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While Rwanda has seen tremendous tragedy, this small country is also a place of immense beauty and continued healing. An important part of its revival is its wildlife ecotourism, centered on the rare and remarkable mountain gorilla that lives in the dense forests of the volcanic Virungas range in the northwest. About a third of the world’s approximately 1,004 remaining mountains gorillas live in Rwanda. Your visit to their natural habitat may be the only hope for their future. A once-in-a-lifetime encounter with the rare mountain gorilla will surely change your life—and it may well save theirs.

Read About the Different Regions and Parks in Rwanda
Photo of Wendy Klausner

Our Expert Says

When you travel in Rwanda, you are indeed a traveler and not a tourist. Few people venture here, and the locals are friendly and welcoming. While sitting in a bamboo forest as a big male silverback gorilla slowly approached our group, I was on the end wearing an orange hair band. Obviously curious about this bright orange accessory, he came over and gently touched my hair, taking a good look. I guess he decided it wouldn’t look good on him, so he ambled off to keep watch over his family. That experience was one of the most moving in my life, and I still think about it daily.

– Wendy Klausner

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Rwanda Safari Highlights

“In the heart of Central Africa, so high up that you shiver more than you sweat," wrote primatologist Dian Fossey, "are great, old volcanoes towering up almost 15,000 feet, and nearly covered with rich, green rainforest—the Virungas." On Rwanda’s western border with Congo, Volcanoes National Park encompasses the slopes of these ancient peaks where Fossey studied the famous “Gorillas in the Mist.” It is one of Africa’s oldest parks, established in 1925 expressly to protect the mountain gorilla. Trekking from cultivated foothills into vine-tangled depths in search of these magnificent creatures is not just a safari highlight, but a high point of a lifetime. To sit and match a gaze with the contemplative eyes of a huge silverback is one of the most poignant wildlife encounters on the planet. You are also sure to see chattering monkeys and melodic birds, and you may spy a giant forest hog or bushbuck.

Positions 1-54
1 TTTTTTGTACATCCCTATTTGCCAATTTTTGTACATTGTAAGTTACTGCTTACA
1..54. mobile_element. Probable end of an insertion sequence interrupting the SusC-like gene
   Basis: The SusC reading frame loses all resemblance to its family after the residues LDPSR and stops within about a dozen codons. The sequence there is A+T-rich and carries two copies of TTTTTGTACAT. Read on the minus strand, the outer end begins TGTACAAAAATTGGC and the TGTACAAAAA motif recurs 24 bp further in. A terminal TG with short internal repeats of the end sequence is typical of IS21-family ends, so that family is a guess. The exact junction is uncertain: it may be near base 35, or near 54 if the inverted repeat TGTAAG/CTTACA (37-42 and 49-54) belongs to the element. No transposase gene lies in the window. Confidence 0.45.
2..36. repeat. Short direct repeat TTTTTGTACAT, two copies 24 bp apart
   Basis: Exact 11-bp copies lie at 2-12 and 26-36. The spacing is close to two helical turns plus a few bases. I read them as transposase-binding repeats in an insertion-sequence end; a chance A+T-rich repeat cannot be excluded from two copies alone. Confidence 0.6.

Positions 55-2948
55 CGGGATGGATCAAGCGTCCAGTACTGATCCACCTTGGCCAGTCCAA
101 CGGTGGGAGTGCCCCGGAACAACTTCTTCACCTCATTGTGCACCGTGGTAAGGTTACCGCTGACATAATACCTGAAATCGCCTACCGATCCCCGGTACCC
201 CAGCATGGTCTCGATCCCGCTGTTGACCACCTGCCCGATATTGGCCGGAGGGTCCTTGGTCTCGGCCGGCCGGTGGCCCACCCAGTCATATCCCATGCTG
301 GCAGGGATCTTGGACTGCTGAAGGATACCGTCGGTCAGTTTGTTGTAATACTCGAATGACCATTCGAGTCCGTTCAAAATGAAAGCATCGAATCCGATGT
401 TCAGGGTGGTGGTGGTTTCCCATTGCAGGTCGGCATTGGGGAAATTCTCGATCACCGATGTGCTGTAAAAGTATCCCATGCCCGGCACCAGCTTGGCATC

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Rwanda Wildlife

Rwanda’s tapestry of habitats is home to a diversity of species including mountain gorilla, chimpanzee, golden monkey, hippo giraffe, zebra, leopard, crocodile and more than 600 species of birds. Ten percent of Rwanda is designated as Important Birding Areas. Plains and lakes dominate the eastern borders while Rwanda’s western mountains are draped in forest. This mosaic of montane ecosystems in Volcanoes National Park—bamboo and woodland forest, heath and swamp—is where the mountain gorilla lives, along with 12 other species of primates. Ten habituated gorilla groups are open to tourist visits, with a maximum of 8 visitors to each group for a one-hour period per day. Nearly 200 of Rwanda’s bird species are also found within the park including 29 endemics, as well as giant forest hog, warthog, bush pig, forest elephant, buffalo, bushbuck, waterbuck, black-fronted duiker, spotted hyena, civet, genet, mongoose and tree hyrax.

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Quick Rwanda Facts

Called the Land of a Thousand Hills, Rwanda is a tiny country at the geographic heart of Africa bordering Burundi, the Democratic Republic of the Congo, Uganda and Tanzania. Just over 10,000 square miles, Rwanda is slightly smaller than the state of Maryland yet has 11 million people, the most densely populated country in Africa. Its capital, Kigali, is home to about 1 million. Rwandans are young, predominantly rural and employed mostly In subsistence agriculture. Rwanda gained independence from Belgium in 1962. Its politics have long been colored by conflicts between the nation's two dominant ethnic groups, Hutus and Tutsi. Rwanda is still recovering from aftermath of a civil war that culminated in the 1994 genocide in which more than 800,000 people, mostly Tutsis, were killed. Despite its travails, Rwanda is a positive, peaceable country today. Tourism is Rwanda’s primary foreign exchange earner, and minerals have recently overtaken coffee and tea as the top export.